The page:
Each interview is approximately one hour long, but with each question, one can hear the sadness, the appreciation, the happiness, and the laughter of each answer given by the interviewees. They talk extensively about church and religion and the roles that both played in the lives of the community members. The church seemed to be the best form of community-building that the Syrian/Lebanese had, and many of them will affirm this. As one listens to all of the interviews, it’s noticeable that they mention each other a lot. Richard Markos, another child of an immigrant represented in this collection, even appears in an interview with Helen Markos. This shows you how close-knit the community was.
Richard Markos’ paternal grandparents came from Syria and his maternal grandparents came from Lebanon. He explains what churches meant to the community and how Syrian/Lebanese immigrants were quick to assimilate into the community because of the church. Richard talks about how influential churches were, specifically St. Elias. He explains that the churches and priests not only offered religious services, but also a Syrian school, as he referred to it. Below is a full index of the interview:
1. Family history, emigration 00:00:47.397
2. Arne, Syria 00:02:30.054
3. Zaleh, Lebanon 00:02:43.979
4. Father’s family occupation, peddler 00:03:29.684
5. Settlement, La Crosse 00:05:07.626
6. Father’s store, wholesale and retail 00:06:40.111
7. Real estate, downtown ownership 00:07:44.883
8. Mill street, history 00:10:44.730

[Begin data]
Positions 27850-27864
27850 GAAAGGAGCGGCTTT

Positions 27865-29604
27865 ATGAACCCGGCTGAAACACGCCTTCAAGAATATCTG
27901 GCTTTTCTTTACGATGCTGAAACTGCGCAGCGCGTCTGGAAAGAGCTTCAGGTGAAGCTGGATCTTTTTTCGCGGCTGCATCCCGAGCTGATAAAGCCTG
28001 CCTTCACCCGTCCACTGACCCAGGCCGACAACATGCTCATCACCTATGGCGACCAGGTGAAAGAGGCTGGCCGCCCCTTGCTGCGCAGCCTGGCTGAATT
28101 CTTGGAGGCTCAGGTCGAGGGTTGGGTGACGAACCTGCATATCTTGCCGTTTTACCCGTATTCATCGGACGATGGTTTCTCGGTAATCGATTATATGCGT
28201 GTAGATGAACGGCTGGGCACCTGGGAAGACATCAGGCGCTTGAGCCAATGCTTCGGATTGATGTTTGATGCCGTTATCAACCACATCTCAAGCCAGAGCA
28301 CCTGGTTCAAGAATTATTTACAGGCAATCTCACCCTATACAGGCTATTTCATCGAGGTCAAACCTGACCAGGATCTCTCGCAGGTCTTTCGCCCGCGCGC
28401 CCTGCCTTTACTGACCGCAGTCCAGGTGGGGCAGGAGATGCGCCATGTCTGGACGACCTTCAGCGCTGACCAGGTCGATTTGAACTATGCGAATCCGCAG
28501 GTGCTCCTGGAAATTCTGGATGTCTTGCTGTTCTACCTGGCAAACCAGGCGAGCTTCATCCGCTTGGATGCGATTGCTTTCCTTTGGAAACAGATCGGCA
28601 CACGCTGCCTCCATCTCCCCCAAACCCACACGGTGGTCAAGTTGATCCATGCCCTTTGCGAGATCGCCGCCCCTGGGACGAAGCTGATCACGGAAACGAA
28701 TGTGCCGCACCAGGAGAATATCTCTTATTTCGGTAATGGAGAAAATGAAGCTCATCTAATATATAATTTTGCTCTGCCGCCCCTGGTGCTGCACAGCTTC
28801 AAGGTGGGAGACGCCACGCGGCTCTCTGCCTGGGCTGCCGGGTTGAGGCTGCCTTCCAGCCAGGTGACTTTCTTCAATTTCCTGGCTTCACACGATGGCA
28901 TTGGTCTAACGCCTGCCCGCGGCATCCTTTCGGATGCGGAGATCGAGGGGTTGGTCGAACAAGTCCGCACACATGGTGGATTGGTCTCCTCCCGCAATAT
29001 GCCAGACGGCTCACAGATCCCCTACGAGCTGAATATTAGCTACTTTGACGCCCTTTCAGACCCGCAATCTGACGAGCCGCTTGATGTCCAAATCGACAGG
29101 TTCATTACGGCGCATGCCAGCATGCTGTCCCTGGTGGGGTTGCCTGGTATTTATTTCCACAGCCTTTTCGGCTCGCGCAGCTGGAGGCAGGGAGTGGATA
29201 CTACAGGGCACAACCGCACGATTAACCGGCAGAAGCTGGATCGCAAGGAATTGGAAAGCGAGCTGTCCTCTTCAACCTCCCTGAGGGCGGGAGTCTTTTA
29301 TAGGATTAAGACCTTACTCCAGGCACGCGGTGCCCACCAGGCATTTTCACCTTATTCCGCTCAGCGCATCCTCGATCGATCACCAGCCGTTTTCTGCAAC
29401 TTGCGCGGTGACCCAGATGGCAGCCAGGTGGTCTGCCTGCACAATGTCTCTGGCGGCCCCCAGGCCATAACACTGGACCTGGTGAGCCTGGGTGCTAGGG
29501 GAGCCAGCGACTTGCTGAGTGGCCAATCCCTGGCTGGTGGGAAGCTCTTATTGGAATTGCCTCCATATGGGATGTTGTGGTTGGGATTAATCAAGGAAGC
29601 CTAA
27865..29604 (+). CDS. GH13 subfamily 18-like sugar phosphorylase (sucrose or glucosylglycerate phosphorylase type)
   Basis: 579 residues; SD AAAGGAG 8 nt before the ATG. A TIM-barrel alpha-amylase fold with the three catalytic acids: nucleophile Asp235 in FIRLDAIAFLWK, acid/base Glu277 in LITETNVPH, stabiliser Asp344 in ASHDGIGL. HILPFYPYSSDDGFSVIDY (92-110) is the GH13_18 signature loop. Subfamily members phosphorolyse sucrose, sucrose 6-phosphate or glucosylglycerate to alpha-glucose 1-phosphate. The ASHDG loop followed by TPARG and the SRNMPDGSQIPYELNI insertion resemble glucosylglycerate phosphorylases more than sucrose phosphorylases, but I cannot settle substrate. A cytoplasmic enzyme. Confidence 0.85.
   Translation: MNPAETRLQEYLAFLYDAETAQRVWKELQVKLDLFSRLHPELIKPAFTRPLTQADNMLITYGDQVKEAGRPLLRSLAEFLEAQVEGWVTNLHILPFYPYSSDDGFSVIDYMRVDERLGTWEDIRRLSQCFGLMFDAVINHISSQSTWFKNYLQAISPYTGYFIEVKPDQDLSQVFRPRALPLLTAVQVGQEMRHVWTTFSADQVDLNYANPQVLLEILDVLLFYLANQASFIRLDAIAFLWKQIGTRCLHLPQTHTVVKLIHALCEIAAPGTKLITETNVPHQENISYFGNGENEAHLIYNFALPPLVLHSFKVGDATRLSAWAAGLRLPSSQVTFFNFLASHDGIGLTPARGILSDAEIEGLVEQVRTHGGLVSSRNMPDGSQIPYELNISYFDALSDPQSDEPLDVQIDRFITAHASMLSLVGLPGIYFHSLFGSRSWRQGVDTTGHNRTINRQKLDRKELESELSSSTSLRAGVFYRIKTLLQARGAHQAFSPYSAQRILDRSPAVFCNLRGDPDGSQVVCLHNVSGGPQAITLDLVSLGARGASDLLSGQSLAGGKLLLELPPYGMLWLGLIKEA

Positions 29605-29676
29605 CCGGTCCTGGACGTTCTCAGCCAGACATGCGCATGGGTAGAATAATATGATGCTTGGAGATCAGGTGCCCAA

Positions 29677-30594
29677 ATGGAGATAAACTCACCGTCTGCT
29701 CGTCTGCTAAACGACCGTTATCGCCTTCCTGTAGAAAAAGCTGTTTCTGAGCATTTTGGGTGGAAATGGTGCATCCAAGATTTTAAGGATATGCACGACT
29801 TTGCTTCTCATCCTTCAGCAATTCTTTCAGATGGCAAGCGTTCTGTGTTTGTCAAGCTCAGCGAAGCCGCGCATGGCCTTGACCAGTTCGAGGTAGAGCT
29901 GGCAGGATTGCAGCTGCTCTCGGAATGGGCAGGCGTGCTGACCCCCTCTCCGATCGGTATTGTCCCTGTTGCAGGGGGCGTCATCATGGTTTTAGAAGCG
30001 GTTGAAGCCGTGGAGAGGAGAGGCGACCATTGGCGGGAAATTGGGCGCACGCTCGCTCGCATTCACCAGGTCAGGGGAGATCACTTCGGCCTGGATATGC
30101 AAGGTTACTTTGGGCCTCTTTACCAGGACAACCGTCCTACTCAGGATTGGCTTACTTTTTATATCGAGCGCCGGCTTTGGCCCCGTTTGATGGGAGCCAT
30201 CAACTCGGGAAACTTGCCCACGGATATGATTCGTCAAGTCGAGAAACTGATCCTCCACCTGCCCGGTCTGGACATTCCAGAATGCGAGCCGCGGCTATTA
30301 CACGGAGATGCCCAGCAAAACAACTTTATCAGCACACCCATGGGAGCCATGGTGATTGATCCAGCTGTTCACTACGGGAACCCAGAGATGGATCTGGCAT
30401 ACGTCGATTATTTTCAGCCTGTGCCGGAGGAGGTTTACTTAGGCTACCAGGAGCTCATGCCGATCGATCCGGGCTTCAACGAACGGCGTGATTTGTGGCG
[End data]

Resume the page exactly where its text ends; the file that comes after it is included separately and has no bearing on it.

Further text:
9. Syrian Diaspora 00:11:39.047
10. Syrian federation 00:12:19.906
11. Childhood 00:13:10.856
12. Syrian perceptions 00:15:00.138
13. St. Elias Orthodox Church 00:16:39.432
14. Arabic language 00:19:00.113
15. Syrian culture, assimilation 00:20:34.791
16. Sahrah, social gathering 00:23:07.745
17. Race riot, 1902 00:24:49.984
Elaine Monsoor’s family came from Blat and Ibbil, Syria and she, like many of the other people in this collection, went to school at the St. James School. Elaine’s interview is especially great because she also knows a lot about about Our Lady of Lourdes church because her family lived right next door. She talks about how the priest at this church not only gave mass to the Catholic community, but also to other denominations. So, the church wasn’t only important in the Syrian community, but it seems that other communities also revolved around the church. Interestingly, she remembers both attending, and helping to eventually tear down the building. Below is a full index of the interview:
1. Personal history 00:00:18.085
2. Monsoor name 00:00:50.302
3. Copeland Avenue 00:04:45.663
4. Lumber mills 00:07:36.263
5. Copeland Avenue 00:09:14.326
6. Syrian community in La Crosse, 1930s 00:10:27.589
7. Education 00:17:58.242
8. Marriage 00:31:22.517
9. Our Lady of Lourdes 00:39:39.630
Helen Buschmann’s parents came from Syria and have an interesting immigration story. Their route to the United States had them stop in South America, and in the process of moving from South America to the United States, Helen’s father was forced to change his name from Shaheen to Charles. Helen also speaks about her experience with religion and church, specifically with St. Elias Church. She explains the cultural norms of church going and what activities, outside of religion, St. Elias offered the community, like writing and reading Arabic. These activities were offered because they helped to keep the Syrian/Lebanese culture alive. Also, many people needed Arabic and English lessons because they had difficulties with the languages. Below is a full index of the interview:
1. Personal history 00:00:33.459
2. Markos surname 00:05:05.985
3. Immigration 00:06:32.752
4. Coming to La Crosse 00:10:24.566
5. Peddling 00:11:03.034
6. Siblings 00:13:18.997
7. Religion 00:20:07.476
8. Marriage 00:21:39.066
9. Property 00:23:53.141
10. St. Elias church 00:26:30.835
11. South side of La Crosse 00:34:24.021
12. St. Elias 00:37:54.136
13. Interfaith marriage 00:48:40.596